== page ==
The situation by the 1920s had deteriorated to the extent that discussions about democracy were about inner-party democracy, not multi-party democracy, nor about reviving the soviets. Victor Serge would raise the issue of revitalizing political parties and political life, stating that “socialism and workers democracy cannot be born out of pronunciamentos;”(4) yet even while demanding democracy both in and out of the party, Serge admitted that after 1921 “everybody that aspires to socialism is inside the party; what remains outside isn’t worth much for the social transformation.”(5)
This explains the concentration on inner-party democracy rather than on revitalizing democratic institutions for the society at large. Serge wrote that the chief omission in Bolshevik discussion in this period was the problem of liberty, which with democracy and political pluralism was drowned in the avalanche of the Civil War. And, Serge recognized that “the socialist revolution which unfolded in Russia could never be considered apart from the international labor movement.”(6)
Herein lay another contradiction for the Bolsheviks who recognized that the soviets were the both the tool of the proletariat and the form of transition to socialism: internationalism was more important to them than ensuring the survival of democracy. The revolution was under siege: the Social Revolitionaries (SRs) took up arms against the Bolsheviks, and the suppression of the Kronstadt revolt (1921) was the last straw for the anarchists, whose support had waned during the Civil War.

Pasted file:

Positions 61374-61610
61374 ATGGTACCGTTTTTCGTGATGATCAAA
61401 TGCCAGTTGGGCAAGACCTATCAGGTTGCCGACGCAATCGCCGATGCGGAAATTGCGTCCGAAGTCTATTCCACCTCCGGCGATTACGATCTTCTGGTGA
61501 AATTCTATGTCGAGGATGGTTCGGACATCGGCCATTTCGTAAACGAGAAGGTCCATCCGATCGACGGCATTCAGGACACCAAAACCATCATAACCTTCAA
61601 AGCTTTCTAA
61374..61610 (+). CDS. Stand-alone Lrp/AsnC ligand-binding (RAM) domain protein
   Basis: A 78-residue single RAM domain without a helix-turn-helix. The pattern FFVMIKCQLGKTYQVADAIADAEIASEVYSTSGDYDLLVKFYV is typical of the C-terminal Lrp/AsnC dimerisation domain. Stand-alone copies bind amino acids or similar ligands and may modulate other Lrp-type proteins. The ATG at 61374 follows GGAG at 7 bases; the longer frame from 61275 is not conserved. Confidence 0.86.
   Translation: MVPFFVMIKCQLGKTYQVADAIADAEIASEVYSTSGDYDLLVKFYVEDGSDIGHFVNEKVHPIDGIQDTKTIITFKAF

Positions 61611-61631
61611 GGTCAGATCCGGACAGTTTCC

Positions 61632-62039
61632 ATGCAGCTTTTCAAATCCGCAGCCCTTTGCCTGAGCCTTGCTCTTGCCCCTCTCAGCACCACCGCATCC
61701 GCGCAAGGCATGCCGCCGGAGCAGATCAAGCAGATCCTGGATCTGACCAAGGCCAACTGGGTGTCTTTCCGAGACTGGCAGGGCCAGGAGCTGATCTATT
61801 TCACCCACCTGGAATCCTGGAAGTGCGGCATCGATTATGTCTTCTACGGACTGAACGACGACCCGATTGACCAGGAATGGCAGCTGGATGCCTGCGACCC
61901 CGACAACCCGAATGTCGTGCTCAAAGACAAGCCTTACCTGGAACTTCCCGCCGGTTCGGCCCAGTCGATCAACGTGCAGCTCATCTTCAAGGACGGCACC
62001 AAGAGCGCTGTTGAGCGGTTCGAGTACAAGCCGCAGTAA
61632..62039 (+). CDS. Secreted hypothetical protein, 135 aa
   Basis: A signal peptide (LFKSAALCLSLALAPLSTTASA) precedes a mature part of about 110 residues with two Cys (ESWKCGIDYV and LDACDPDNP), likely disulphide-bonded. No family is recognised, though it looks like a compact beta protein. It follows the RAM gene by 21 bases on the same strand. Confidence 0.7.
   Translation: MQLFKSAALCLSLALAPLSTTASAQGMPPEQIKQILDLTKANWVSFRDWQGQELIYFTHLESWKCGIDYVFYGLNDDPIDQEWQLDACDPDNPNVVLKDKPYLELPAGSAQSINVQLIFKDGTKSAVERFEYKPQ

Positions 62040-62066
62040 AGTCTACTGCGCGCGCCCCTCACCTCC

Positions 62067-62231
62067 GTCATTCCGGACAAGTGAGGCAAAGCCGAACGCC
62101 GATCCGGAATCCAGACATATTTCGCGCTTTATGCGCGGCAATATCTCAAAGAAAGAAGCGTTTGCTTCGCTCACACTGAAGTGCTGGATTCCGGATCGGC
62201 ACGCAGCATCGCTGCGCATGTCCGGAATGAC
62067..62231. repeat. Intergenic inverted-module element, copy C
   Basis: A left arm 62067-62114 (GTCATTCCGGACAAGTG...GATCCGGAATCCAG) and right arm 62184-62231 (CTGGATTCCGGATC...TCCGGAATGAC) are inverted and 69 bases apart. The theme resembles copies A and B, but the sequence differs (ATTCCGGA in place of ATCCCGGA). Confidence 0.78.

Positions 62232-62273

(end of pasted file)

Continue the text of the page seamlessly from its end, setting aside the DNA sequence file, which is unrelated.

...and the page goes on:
The Bolsheviks hadn’t intended to rule alone, but they trusted only themselves to understand the nature of the struggle for socialism in the world — no other political party saw the importance of the extension of the revolution as the only way they could survive, so Lenin and Trotsky didn’t trust the others to rule with them. So the contradictions residing in creating vibrant revolutionary institutions of democratic control from below were evident from the outset.
Becoming Victor Serge
The thrust of my ATC 136 article on Serge was to sort through some of these issues and to address the paramount failures of the Soviet experience with regard to liberty, autonomy, democracy and dignity1 called Serge “a man for our time,” one of the figures from the revolutionary struggles of the first half of the 20th century who merits rescue and has much to say of contemporary relevance.